Hybrid renewables: Why ‘better for the planet’ doesn’t have to mean ‘bad for business’

By Peter Lo
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Hybrid renewables are playing a strategic role in accelerating the decarbonisation of power generation and supporting the Paris Agreement and the United Nations Sustainable Development Goals (SDGs), as well as supporting the UK’s net zero by 2050 ambition and its interim emissions reduction of 78% by 2035. Peter Lo, Onshore Renewables and Storage Sector Director at ITPEnergised, discusses the UK’s own emergence into the hybrid energy sector and how it is better for our planet, better in the economics and better for offtake.

The whole world is heading towards net zero, in a move towards clean energy, which, in addition to its environmental impact, has a technology, regulatory and economic impact. We have seen serious momentum about hybrid renewables in mainland UK in recent years, and have a history going back even further to some of the early success cases in remote island areas of Scotland from 15 years ago. We are led to believe by market behaviour that hybrids will become the new normal for all renewable energy developers.

A hybrid renewable power plant typically comprises more than one renewable generating plant, with or without energy storage using the same grid connection point and with some kind of overarching control system.

A similarly used term; “colocation,” is similar to hybrid renewables but tends to have independent control systems. For developers, hybrid power projects offer significant gains, such as helping to share key capital costs such as the primary grid connection, improving the generation profile, reducing balancing costs and making better use of land with higher renewable energy densities. Whilst there are challenges that can be identified, and often mitigated, hybrid renewables are better for our planet, and bridge an execution gap in a status quo plain vanilla organic development strategy.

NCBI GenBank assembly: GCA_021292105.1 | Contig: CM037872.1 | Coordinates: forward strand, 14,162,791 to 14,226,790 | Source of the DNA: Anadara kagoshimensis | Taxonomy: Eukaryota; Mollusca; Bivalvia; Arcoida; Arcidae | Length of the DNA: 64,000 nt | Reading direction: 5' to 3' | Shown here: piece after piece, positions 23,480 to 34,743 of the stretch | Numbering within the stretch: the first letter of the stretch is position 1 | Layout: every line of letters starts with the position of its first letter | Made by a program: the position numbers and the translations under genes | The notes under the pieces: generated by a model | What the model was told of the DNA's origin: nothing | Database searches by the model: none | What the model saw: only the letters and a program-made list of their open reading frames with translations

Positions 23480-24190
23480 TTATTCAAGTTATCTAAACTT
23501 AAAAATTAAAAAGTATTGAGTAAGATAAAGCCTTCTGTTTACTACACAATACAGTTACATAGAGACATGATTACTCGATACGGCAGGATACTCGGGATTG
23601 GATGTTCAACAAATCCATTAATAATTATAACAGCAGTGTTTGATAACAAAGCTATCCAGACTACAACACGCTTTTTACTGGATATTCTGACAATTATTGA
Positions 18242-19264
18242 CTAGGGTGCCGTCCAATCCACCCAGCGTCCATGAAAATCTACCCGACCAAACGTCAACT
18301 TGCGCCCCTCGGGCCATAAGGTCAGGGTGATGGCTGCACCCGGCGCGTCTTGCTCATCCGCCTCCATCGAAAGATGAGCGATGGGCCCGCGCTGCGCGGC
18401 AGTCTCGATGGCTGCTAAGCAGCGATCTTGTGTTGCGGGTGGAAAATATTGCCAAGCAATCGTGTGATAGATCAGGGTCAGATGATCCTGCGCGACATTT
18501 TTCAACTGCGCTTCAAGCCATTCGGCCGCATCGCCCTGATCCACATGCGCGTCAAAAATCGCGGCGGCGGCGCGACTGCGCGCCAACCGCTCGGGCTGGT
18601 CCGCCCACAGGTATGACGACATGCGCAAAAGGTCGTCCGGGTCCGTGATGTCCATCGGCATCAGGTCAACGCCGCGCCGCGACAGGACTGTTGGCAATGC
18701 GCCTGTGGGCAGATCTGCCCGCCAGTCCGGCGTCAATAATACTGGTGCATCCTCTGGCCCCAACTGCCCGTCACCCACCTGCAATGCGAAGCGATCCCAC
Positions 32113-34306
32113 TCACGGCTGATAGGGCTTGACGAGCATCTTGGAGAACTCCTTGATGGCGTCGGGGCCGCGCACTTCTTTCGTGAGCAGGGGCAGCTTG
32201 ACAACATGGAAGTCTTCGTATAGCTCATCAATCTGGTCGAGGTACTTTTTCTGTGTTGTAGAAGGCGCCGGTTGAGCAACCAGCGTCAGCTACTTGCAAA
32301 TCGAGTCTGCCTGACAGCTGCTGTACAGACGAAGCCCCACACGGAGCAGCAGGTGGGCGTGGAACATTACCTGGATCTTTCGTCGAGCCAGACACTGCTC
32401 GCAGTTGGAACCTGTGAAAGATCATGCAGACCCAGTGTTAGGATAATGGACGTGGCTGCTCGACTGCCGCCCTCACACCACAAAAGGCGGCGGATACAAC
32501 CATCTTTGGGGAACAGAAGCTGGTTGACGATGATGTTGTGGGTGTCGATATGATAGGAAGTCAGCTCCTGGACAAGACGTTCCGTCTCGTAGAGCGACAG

Evolution of hybrid renewables in the UK

It is a global phenomenon that when there is increasing intermittent renewables generating, or not generating, on transmission/ distribution grids there is a corresponding stress placed on our legacy design of grid infrastructure.  This critical infrastructure that transports electrons, with such strong correlation to country economic success, hasn’t changed much from over a century ago. This backbone of prosperity was really designed to transport “stabilised at source” and “more balanced” fossil fuel generated electrons.

A hybrid renewables plant can help alleviate this grid pressure by “self-balancing” at the point of grid connection with the negative correlation between wind and solar PV generating patterns. Additionally, this relationship helps hybrid renewables plant achieve typical load factors of 50%+ in Europe and over 90% in some parts of the world. Large markets for hybrid renewables include Australia, India and the US. And India’s policy making has been ahead of the curve with solar PV-wind hybrid developments being released by their Ministry of New and Renewable Energy (MNRE) in 2018 along with hybrid specific auctions. A key driver here is more efficient use of the transmission system. Australia’s hybrid renewable power plant, at large scale, is emerging with stricter grid requirements.